Wednesday, September 20, 2006

The Structure of Market Reversals: What We Can Learn From Yesterday's Market


Yesterday's reversal in the ES market had an almost aesthetic beauty: it so nicely captured the dynamics of market reversals.

What I'd like to propose is that important turns in the market possess a common structure. Once you understand that structure, it's easier to recognize its formation in real time and profit from those reversals.

The chart above was the Market Delta screen I tracked in the afternoon. The first phase of the turnaround is heavy volume at the bid, leading to sharply lower prices. This means that sellers are eager to exit the market--they're not even willing to work orders at the offer to get out--and they outnumber buyers (those willing to take the offer price). Remember that the volume at bid vs. offer is telling us about the very short-term sentiment of market participants. The first phase in the market move above is negative sentiment and downward price movement.

In the second phase, the negative sentiment continues--we still get a preponderance of volume at the market bid--but now there is less downward price movement per unit of downside volume. I used the term "efficiency" in my Psychology of Trading book to describe this relationship between market inputs (volume, for instance) and outputs (price change). The market is becoming less efficient. It is not moving as far in price terms per unit volume as it did earlier. Very often the market makes its ultimate price lows at this phase. Divergences with the NYSE TICK and among sectors are often apparent.

This drop in efficiency precedes major market turnarounds. It can be quantified. Very often, the efficient and inefficient phases are separated by a significant bout of counter-trend activity. We see this in the chart during the 12:00 bar. Buyers took the market higher, with much more lifting of offers than we had seen in prior bars. This tells us that a group of market participants are perceiving value at the new, lower prices.

The third phase is accompanied by significant cross-currents of buying and selling, with the market ultimately unable to print new price lows. During this phase, we typically see many divergences and a positive shift of the distribution of the NYSE TICK. This tells us that, across the universe of NYSE issues, an increased number of stocks are being purchased at their offer price. From the first through third phases, it's not uncommon to see a decline in market volume as selling dries up.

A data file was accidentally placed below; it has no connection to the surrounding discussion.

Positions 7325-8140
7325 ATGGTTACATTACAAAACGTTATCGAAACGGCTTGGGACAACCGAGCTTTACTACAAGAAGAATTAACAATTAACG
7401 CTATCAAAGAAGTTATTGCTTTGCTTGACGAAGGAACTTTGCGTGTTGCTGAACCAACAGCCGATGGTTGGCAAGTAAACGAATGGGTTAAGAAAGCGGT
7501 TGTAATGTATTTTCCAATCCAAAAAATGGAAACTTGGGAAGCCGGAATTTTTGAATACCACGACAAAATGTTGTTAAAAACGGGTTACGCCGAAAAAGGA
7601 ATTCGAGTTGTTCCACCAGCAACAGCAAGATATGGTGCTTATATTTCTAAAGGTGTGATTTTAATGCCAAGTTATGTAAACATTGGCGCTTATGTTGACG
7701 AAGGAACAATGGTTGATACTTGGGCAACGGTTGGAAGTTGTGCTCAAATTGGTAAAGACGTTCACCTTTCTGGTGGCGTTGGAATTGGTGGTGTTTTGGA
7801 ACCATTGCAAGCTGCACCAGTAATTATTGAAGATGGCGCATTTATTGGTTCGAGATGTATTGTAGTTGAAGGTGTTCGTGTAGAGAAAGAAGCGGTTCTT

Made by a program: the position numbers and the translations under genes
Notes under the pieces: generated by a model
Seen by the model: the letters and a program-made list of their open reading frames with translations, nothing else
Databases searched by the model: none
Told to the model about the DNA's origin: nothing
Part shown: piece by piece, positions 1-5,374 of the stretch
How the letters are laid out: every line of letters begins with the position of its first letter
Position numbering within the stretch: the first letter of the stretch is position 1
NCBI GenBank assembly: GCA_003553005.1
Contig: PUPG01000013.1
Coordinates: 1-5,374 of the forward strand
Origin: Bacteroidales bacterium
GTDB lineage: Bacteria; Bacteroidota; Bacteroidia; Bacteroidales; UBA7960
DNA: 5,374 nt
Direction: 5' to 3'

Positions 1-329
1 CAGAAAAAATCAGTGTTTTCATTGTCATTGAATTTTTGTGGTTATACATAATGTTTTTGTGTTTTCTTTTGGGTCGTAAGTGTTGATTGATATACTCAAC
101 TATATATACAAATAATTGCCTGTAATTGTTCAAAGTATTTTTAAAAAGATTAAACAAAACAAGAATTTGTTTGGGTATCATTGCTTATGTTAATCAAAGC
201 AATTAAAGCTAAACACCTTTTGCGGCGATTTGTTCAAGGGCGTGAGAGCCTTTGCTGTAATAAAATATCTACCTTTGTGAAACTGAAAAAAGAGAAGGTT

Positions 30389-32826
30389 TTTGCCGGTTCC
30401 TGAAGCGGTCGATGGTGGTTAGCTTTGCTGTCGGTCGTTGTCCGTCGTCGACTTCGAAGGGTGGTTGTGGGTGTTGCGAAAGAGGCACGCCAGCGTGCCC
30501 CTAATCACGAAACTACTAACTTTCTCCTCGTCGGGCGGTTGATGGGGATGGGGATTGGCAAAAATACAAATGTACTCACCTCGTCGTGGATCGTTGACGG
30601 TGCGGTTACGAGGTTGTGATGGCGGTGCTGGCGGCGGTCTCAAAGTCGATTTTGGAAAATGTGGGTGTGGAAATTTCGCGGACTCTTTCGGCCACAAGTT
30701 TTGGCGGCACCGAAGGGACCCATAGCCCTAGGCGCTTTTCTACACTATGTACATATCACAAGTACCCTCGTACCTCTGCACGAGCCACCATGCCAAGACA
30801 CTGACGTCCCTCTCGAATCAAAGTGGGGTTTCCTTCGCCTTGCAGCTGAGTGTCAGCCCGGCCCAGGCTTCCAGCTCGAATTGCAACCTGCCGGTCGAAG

The final phase of the turnaround occurs when selling is exhausted and buyers are emboldened, pushing prices higher on increased volume. Much more volume is transacted at the offer price and now the market gains efficiency to the upside. This upside efficiency will continue until the rise, like the prior decline, faces serious countertrend resistance and begins its own second phase of less efficient, higher prices.

One of the great challenges of trading is recognizing this basic structure across multiple time frames. Note how we made a bottom from July, 2002 to October, 2002 to March, 2003. You'll see a similar process. The recent market bottom in June and July also possessed a similar structure. The longer it takes for the market to go through its phases, the more extended the move in the opposite direction. This, too, can be quantified.

Many of the classic chart patterns (double tops/bottoms, head and shoulders, etc.) are simply price-based depictions of what is occurring in the market auction over time, capturing the movement from phase to phase in market transitions. Pattern recognition is a function of multiple exposure to different varieties of patterns: that's how radiologists learn to read X-rays, for instance. Once you become sensitive to the shifts between efficiency and inefficiency, you'll be able to see patterns set up in real time. I will try to highlight some of these patterns in the Weblog and in my updates.

And that, as in yesterday's trade, can make the difference between profiting from turnarounds and getting run over by them.

4 comments:

James said...

Brett,

What you've described is essentially a very typical Wyckoff pattern. Of course, wyckoff students might look for several tests on low volume or reactions to the lows on low volume before an up move (as the so called "smart money" pushes price lower to see how much supply is active on lower levels.). On a different note, i would just like to say i think your blog is the best on the net. I check it every day. I just wanted to thank you for sharing.

best,

james

Brett Steenbarger, Ph.D. said...

Thanks, James, for the kind feedback and the Wyckoff reference. Is there a particular Wyckoff book or info source you'd recommend? I appreciate it--

Brett

voodster said...

Brett,

I am curious about how you refer to market efficiency. Isn't a market that is unable to move much being very efficient? i.e. it is at a value that buyers and sellers are so pleased with that it cannot move much up or down. You use efficiency more to describe a market that is seeking value but finding it easier to travel there. So if it moves several points with less volume it is being quite efficient.

I'm not saying you are wrong or that I stand by my understanding of the term, but could you comment why your interpretation best describes "efficiency"?

Brett Steenbarger, Ph.D. said...

Hi,

Thanks for your question. I am indeed using efficiency in a process-modeling context, not the usual financial one, so perhaps it's not the best choice of terms. When it takes more inputs to yield a given amount of output, a production system can be said to be losing efficiency. The process modeling tools used in industry to monitor, say, manufacturing processes are relevant to financial systems in that context.

Brett